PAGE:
It’s always wonderful to see a children’s craft book that contains plenty of projects that kids can actually do by themselves as well as with adults, and Craft It Up Around The World is one of those books. It contains 35 craft projects that have been inspired by travels across the globe. All the projects are indoor activities, so great for wet and cold days, and most only require the most basic of materials such as paints, paper and glue.
There is an impressive range of activites which cover a wide variety of crafting techniques, with painting, printing, embroidery, baking, clay and mosaic all being introduced.
On top of being a fun activity book, it’s an educational book too, as children can learn about countries around the world. They can see what each country looks like on a map, are shown the national flag, and are given interesting facts about each destination, such as;
"The Whirling Dervishes are a popular attraction in Turkey. Did you know that they perform an Islamic holy dance? As they spin they represent the Earth revolving on its axis while orbiting the sun."
The information isn’t overly detailed or too heavy, so it shouldn’t feel like schoolwork, but could easily encourage wonderful conversations about different cultures and how people in the rest of the world live.
The book begins with a brief introduction and a world map, that children can refer back to, to see where each country is situated. The map is divided into continents and is also numbered to indicate where specific countries are, which are listed in a numbered key below.
There is a one-off worldwide project at the beginning which makes bunting from a map of the world, the following projects are then divided into four chapters: The Americas and Antartica, Europe, Asia and Oceania, and Africa. Some of the countries featured in these chapters include: Argentina, Colombia, Peru, Greece, Russia, Turkey, China, UAE and Ghana.
Some of the craft projects seem to have rather tenuous links tho their country, for example I didn’t feel like I discovered anything of great interest about Finalnd, other than it has snow (lots of countries have snow). However, most crafts represent something very specific about their country, such as the Whirling Dervishes for Turkey, and Sushi brooches for Japan.
Projects that I particularly enjoyed were; the flag coasters, covering a handful of African countries, looks like great fun with flags, as well as being an interesting use of patterns and geometric shapes. The paper dragon puppet for China is also really effective, and finally who could resist a gingerbread mountie from Canada (not me).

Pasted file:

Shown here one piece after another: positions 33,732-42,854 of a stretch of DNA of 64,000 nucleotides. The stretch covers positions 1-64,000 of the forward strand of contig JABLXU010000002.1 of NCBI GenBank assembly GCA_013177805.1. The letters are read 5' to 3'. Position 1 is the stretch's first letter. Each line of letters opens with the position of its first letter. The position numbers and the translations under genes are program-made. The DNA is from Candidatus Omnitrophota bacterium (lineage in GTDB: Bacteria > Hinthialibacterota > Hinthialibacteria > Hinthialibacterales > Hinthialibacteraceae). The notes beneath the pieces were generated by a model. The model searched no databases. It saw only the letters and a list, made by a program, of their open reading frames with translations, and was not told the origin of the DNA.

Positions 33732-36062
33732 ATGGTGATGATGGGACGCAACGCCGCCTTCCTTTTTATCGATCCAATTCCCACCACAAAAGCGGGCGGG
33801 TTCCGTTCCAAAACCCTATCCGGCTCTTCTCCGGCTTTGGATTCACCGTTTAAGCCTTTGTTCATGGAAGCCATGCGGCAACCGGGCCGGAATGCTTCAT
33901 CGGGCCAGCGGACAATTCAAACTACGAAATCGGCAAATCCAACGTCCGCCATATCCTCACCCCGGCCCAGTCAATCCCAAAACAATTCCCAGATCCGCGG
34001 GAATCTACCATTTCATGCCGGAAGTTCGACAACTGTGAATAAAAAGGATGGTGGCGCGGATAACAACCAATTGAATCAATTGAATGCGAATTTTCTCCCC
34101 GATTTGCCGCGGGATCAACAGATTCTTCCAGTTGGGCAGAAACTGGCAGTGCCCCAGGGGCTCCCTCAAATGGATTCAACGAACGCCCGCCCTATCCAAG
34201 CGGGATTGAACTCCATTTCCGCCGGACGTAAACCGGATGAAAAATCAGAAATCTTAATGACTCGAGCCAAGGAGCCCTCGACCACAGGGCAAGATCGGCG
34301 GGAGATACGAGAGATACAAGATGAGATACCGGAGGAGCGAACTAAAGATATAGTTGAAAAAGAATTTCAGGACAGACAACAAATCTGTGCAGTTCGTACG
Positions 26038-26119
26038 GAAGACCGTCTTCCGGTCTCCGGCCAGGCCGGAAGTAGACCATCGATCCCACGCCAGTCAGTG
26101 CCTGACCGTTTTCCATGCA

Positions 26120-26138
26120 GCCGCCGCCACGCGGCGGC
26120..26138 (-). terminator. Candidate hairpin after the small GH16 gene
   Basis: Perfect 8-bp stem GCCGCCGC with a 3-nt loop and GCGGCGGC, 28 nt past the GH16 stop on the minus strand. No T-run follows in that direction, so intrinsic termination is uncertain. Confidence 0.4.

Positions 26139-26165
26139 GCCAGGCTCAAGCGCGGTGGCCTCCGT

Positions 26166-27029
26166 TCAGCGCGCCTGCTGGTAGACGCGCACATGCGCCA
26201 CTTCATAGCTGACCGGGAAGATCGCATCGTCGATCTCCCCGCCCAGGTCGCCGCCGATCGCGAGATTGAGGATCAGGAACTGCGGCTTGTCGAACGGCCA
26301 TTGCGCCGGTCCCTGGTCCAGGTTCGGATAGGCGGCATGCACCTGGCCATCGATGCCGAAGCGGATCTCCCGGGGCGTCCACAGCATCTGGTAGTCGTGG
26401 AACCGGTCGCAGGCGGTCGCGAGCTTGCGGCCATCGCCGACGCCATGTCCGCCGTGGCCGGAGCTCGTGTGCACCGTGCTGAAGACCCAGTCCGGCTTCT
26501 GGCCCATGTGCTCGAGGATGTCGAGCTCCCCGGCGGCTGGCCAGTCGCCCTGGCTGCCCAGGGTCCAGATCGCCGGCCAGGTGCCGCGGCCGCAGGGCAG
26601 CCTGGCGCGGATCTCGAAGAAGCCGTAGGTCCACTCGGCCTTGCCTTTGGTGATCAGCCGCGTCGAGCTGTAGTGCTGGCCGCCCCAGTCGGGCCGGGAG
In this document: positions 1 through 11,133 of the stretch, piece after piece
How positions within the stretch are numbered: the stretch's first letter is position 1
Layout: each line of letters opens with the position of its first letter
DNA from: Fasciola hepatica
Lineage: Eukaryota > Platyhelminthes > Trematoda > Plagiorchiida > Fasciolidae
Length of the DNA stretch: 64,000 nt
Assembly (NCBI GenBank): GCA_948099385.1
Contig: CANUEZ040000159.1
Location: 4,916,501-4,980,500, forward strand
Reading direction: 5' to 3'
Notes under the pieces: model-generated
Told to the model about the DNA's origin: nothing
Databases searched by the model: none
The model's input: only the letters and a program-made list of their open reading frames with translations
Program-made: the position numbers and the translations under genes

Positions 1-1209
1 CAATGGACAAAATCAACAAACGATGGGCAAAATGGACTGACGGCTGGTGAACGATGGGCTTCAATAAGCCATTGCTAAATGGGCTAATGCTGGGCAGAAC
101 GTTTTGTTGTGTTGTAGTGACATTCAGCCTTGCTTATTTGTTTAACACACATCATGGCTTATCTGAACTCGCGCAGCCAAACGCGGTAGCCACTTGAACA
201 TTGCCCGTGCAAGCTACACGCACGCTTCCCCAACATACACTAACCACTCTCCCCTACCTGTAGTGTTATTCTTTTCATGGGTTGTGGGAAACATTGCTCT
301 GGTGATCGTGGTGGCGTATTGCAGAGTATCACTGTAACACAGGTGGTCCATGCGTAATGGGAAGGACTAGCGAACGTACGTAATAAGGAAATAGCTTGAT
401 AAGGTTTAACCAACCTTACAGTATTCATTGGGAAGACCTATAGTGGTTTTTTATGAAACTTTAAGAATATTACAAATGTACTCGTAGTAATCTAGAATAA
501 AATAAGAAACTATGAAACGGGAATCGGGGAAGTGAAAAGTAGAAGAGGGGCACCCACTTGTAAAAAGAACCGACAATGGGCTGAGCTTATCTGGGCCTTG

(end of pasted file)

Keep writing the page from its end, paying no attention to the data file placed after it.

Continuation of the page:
The only project I felt a little let down by (which isn’t bad considering there are 35 projects in total) was the Australian Memory Jar. The project itself is great, but there are two memory jars of sorts included. I preferred the Egypt treasure hunt jar, as you place your memorabilia into the jar with sand, to partially hide it like treasure. I thought this reinforced the sandy nature of Egypt, as well as linking it to explorers and archaeologists that went in search of tombs and treasure. The Australian jar just seemed to be collected trinkets from Sydney, which I imagine will be fairly lost on many British children. I think it would have been more effective to have this project at the front as a world-wide project, for any location that one might visit, and then had something that focused on the rich Australian history in it’s place, such as indigenous cave paintings, the gold rushes or a project featuring the Sydney Opera House, Australian wildlife, or how to bake lamingtons.
Any criticisms I may find in this book are tiny though. The instructional steps are clear and easy to follow and there are plenty of clear supporting images. It has a lovely hands-on crafty look and and feel, using images of textured papers as backgrounds, and using images of clip boards to list materials that are needed, making them easy to locate on the page. There are also cute images of sticky tape, seemingly holding travel photographs in place, as if in an album or scrapbook. There is a great selection of templates at the back of the book, to help children complete some of the projects, and all are full size, so they only need to be traced, rather than having to photocopy and enlarge.
This book offers so much, it’s a great source of activities for bored kids, it introduces them to a large amount of different crafting techniques, teaches them about different cultures, and is an exciting way to learn a bit of geography without having to whip out some old uninspiring atlas.
Craft It Up Around The World
Libby Abadee & Cath Armstrong